This debut collection showcases the best of contemporary Singapore design – from much-anticipated designers such as Studio Juju, OutofStock, Olivia Lee, JacksonTan and Hans Tan, as well as celebrated architects Colin Seah (Ministry of Design),Koichiro Ikebuchi (Atelier Ikebuchi), and VW+BS.
The launch debuts a curated collection that is utilitarian in approach. Industry+ products use experimental production techniques, combined with artisanal craftsmanship. The result is high quality industrial products that are beautiful enough to collect – employing techniques in industrial production as well as art and design. Though uncompromising in quality, Industry+ products are offered at attainable prices.
‘Dream Bench’ by Jackson Tan:
Made of lightweight concrete, this outdoor bench is an homage to the ‘Dream Team’,Singapore’s national football team from the 1990s who won the Malaysia cup.
‘Luna’ by Outofstock
An interpretation of the spirituality of light, inspired by Hayao Miyazaki’s floating Islands.
‘Revere’ by Olivia Lee
A series of handcrafted glass ichirin zashi flower vases. Olivia was inspired by the gesture of bowing, consistent across Asia as a form of respect. ‘Float’ is alevitating lotus pond supported by a trio of intertwining stems. Each table is unique, containing an arrangement of lotus leaves sourced from South East Asia.
Mirror 14.1 by Colin Seah
Mirror 14.1 is an investigation into the essence of daily rituals – in this case, the act of viewing one’s reflection, and what it reveals about the viewer’s motivations. Designer Colin Seah (Ministry of Design) has utilised industrial materials to create an objet d’art – a large mirror with a copper like finish, has a fold-over detail which plays on the ideas of self-reflection.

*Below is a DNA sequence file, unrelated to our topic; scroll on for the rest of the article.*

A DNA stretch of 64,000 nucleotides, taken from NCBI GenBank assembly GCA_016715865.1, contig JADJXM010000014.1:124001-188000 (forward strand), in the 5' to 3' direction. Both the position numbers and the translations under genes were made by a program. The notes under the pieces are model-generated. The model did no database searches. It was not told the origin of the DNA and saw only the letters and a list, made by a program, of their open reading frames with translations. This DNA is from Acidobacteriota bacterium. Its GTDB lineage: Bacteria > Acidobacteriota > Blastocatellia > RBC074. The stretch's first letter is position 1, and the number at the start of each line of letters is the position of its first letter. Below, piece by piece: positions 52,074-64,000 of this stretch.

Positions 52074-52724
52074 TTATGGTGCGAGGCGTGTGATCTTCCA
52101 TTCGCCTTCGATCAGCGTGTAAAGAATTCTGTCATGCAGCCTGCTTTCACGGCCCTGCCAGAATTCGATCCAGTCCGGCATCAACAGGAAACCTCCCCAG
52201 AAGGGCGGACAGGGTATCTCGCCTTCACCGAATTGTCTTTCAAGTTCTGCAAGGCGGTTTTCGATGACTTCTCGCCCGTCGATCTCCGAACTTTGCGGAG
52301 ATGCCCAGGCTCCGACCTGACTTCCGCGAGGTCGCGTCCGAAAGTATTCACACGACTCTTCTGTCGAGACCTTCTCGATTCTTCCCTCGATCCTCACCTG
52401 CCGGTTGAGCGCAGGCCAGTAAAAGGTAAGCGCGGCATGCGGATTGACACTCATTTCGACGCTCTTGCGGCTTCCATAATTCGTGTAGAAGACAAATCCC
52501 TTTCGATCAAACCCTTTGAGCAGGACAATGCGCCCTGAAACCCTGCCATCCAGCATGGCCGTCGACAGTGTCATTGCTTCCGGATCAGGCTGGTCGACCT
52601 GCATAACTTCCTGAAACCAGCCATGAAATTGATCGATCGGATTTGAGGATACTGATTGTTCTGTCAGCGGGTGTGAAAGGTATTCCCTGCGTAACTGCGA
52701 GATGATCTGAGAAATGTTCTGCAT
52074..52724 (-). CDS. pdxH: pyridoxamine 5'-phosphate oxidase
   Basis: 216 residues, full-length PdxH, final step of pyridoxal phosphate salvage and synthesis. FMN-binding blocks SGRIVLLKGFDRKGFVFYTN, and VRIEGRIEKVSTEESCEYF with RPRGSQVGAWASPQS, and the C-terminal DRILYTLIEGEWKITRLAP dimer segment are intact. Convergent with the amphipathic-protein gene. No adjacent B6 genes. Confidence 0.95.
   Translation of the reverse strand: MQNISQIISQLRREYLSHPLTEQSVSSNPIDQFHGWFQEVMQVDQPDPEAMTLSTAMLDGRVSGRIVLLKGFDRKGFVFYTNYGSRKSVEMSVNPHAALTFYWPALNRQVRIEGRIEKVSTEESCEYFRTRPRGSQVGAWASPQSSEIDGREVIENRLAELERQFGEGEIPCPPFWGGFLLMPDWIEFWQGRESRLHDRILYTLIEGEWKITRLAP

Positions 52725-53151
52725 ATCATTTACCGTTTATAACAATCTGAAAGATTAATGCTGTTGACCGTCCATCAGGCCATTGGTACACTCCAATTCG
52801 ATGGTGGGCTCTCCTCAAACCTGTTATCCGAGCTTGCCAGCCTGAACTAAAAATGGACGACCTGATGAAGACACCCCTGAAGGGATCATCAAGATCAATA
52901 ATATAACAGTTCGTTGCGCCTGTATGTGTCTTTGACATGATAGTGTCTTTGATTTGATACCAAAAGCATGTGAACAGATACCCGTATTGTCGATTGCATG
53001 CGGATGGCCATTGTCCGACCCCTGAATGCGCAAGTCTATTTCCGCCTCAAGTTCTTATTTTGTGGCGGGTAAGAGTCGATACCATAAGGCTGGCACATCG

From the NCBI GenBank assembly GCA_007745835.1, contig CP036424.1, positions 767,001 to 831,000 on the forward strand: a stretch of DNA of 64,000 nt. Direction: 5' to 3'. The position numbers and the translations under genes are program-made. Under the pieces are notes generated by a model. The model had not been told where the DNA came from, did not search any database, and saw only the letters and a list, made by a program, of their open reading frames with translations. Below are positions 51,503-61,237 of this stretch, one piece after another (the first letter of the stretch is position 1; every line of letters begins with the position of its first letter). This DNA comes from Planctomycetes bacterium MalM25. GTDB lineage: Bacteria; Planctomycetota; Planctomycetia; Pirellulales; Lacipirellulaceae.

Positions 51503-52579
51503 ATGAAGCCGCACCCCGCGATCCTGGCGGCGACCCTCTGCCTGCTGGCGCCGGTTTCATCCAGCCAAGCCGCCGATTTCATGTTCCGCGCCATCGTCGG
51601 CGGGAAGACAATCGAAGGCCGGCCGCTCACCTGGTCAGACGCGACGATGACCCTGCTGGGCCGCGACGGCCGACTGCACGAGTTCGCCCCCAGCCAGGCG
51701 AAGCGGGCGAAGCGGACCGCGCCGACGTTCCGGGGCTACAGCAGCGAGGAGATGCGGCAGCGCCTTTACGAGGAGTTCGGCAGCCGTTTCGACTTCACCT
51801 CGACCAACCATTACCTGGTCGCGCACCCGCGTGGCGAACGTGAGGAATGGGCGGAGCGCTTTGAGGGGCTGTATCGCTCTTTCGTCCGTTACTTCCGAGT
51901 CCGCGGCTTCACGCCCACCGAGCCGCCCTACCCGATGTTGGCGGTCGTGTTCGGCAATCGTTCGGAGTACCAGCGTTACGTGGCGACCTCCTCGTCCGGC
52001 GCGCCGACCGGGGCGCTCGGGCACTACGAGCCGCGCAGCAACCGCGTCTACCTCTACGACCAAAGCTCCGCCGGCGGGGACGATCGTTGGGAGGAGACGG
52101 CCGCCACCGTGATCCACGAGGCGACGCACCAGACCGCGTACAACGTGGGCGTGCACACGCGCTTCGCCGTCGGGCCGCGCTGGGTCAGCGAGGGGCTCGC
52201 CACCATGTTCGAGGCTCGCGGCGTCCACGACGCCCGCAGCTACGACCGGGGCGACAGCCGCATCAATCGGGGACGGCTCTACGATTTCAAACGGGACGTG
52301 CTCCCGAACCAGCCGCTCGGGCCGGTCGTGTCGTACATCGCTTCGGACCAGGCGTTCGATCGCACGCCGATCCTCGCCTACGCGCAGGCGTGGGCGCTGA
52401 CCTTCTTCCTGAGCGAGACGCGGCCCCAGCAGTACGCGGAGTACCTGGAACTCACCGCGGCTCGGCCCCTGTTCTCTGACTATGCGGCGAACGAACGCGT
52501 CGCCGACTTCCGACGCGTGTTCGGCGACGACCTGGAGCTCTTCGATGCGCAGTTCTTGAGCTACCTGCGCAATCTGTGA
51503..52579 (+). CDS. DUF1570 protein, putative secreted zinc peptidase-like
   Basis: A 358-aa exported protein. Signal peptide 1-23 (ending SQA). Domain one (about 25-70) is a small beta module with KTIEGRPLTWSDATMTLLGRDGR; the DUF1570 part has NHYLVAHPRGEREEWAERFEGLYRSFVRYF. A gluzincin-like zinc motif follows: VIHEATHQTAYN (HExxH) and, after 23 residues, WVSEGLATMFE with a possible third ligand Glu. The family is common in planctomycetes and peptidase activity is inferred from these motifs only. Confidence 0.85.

‘Spring Tray’ by Hans Tan
Composed of 3D printed springs, varied in thickness according to the profile of a bowl. Tan’s investigative approach was led by the question of holding fruits as gracefully as possible, and then allowing this intent to manifest visually through the meticulously formed springs. Tan mentions that this design treated 3D printing as more of a craft process rather than a prototyping process, and was about understanding the particularities of printing nylon and using it to produce products that is unique and honest to the capabilities of the process’. Hans Tan approached the design brief with a question: what is the most graceful way for a fruit to ripen, without bruising? The design of a fruit bowl led to an exploration of 3D printing as a craft process.
Date: 12th – 31st March 2014, Monday – Sunday 9am – 9pm.
Location: 111 Middle Road, National Design Centre, Gallery 2